Sam Beam’s first album ‘The Creek Drank The Cradle’ was home recorded on a 4-track and was distributed on cassette to friends. It garnered recognition in the indie folk scene and resulted in a contract with Sub Pop Records. As you might guess from a lo-fi folk debut, the sound is sparse and intimate but it already comprises of the poetic lyrics and tender, understated vocals so characteristic of his work.
It is on his second album, ‘Our Endless Numbered Days’ under the name Iron & Wine, that the pieces truly fit together. There is more confidence in the performance and the mix is clear and professional. The additional instruments provided by the band add significant depth and complexity, serving to emphasise rather than detract from the sparsity in the composition and the delicacy of the vocals. This work was well received and widely recognised on it’s release in 2004, but to me it remains a private album, that you listen to as a personal pleasure rather than something to play to others with that characteristic “you have to hear this” so beloved of music aficionados.
The use of additional instruments is crafted for emphasis throughout. There is just the right minimal contribution when an additional instrument is added, providing structure but retaining a lightness of touch. This is evident from the opening track ‘On Your Wings’ where additional percussion first appears at one minute, hinting at further musical development which only truly takes place after the vocals end, almost as an addendum to the song. ‘Cinder and Smoke’ uses the same approach to stronger effect utilising additional vocals to provide the structure. ‘Love and Some Verses’ is unsurprisingly a love song, but for Iron & Wine it progresses with a distinct drum rhythm and a spring in it’s step.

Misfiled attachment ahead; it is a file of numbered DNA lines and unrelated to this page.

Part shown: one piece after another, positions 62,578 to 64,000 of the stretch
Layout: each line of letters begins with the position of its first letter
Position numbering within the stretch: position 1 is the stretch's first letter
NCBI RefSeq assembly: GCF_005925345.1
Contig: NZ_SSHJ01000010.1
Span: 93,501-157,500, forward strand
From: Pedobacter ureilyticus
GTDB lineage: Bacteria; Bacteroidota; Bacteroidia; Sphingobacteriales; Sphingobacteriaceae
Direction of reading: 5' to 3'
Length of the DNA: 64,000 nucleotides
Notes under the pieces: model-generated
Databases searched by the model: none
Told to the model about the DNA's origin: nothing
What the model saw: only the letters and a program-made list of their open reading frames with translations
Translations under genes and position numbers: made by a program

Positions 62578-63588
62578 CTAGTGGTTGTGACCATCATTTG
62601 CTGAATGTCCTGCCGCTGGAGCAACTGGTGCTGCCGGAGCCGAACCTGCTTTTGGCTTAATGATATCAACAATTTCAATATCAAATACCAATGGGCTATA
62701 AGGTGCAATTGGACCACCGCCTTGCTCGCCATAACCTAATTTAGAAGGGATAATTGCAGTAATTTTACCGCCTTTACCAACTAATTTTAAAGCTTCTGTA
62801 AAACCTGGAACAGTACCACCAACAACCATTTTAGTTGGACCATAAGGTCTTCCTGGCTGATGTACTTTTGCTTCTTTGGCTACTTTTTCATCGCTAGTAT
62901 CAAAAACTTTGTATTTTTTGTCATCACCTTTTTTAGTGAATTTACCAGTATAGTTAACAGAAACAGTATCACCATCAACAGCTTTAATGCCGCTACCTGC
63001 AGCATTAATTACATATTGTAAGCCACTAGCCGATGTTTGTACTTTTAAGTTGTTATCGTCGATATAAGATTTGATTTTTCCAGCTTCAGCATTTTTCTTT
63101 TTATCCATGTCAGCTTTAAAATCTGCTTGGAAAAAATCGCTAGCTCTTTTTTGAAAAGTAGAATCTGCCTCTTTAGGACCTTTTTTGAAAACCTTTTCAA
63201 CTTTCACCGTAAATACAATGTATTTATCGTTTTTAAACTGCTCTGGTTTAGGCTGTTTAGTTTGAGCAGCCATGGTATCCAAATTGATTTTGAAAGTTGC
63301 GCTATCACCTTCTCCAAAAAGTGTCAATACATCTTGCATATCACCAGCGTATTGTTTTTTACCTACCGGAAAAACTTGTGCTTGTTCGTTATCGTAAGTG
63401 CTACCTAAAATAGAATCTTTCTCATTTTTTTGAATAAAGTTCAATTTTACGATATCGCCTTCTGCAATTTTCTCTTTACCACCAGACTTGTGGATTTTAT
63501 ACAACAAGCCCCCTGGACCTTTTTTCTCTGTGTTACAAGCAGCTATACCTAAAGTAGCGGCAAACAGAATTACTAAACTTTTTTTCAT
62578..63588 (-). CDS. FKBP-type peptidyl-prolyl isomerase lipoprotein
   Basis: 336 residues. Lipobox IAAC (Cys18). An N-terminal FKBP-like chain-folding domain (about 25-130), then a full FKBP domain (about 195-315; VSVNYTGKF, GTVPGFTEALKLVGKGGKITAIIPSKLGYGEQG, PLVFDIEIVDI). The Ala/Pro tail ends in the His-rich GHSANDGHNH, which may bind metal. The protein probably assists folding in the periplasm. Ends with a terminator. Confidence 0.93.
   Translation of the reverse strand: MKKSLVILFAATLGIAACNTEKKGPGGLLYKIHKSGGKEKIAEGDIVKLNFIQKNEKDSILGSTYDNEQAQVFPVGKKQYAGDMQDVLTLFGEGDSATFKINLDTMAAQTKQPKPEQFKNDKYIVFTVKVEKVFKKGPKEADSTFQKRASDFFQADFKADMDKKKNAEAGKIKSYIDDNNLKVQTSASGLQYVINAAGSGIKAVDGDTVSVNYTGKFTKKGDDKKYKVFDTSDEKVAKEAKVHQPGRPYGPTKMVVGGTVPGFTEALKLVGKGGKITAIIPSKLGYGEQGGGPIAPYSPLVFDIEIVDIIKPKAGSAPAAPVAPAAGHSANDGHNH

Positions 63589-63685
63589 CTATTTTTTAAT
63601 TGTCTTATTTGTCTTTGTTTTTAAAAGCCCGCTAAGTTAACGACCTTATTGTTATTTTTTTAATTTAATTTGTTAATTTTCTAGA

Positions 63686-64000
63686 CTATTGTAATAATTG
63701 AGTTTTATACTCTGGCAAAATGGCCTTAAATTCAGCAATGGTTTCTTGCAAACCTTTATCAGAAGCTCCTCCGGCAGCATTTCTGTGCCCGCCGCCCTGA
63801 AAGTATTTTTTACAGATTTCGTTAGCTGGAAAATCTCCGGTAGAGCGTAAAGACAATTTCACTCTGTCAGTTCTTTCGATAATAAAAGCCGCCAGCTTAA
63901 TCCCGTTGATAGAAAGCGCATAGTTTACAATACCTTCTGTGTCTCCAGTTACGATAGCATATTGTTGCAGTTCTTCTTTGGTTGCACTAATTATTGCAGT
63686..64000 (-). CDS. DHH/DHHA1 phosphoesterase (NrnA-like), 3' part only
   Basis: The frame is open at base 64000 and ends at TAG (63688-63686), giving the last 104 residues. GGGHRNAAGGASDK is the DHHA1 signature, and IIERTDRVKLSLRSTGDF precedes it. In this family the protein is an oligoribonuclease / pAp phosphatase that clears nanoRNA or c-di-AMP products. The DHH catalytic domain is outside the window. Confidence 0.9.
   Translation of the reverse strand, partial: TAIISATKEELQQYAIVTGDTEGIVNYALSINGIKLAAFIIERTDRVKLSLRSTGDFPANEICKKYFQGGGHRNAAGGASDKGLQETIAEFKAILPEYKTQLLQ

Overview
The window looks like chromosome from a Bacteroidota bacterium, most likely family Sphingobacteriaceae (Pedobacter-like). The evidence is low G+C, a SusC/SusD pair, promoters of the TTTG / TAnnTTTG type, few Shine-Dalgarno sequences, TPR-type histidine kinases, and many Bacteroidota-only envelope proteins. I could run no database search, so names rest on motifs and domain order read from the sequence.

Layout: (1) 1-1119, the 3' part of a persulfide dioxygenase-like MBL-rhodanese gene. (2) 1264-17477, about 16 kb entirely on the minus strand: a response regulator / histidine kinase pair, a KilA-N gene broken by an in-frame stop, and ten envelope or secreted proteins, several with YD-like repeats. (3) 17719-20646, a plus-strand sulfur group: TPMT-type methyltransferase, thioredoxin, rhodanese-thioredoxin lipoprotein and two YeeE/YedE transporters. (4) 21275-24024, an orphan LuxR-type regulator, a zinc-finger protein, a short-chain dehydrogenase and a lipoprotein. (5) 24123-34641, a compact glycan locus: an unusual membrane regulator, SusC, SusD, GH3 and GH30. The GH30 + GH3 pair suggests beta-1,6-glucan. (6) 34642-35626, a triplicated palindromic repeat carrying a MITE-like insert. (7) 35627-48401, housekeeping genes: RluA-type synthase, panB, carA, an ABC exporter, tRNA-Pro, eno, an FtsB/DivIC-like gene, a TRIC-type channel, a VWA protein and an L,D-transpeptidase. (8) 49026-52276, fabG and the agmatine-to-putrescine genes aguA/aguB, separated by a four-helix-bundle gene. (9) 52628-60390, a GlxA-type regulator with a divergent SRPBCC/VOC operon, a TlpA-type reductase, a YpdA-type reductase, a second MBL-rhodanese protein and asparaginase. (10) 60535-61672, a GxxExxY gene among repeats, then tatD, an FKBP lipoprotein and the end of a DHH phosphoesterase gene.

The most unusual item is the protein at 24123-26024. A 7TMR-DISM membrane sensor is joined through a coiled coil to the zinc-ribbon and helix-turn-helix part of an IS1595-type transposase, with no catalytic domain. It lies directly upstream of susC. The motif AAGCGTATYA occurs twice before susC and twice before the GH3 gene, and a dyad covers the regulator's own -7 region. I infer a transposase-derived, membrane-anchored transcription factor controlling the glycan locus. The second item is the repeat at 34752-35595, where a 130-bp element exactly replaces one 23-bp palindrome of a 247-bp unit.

‘Sodom, South Georgia’ has a darkness lurking that is not evident in most of the album and is for me, the standout track. From the opening line “Papa died smiling, wide as the ring of a bell” this song somehow conveys both comfort and loss in equal measure. In ‘Passing Afternoon’ the line “There are things that drift away like our endless, numbered days” succinctly defines the melancholia embedded in this work and also provides the album title. A simple yet amazingly strong piano contribution lifts this closing song.
This album is all feel, it whispers in your ear like the passing of a slow Sunday afternoon as the late sunlight casts shadows across the room. It occupies a similar space to the works of Leonard Cohen, so I guess it shouldn’t come as a surprise to find that Sam has covered “Chelsea Hotel”. Lyrically there are songs here that I know the words, but not the meaning and that’s OK, it adds to the abstract nature of a work where there are things that remain beyond understanding.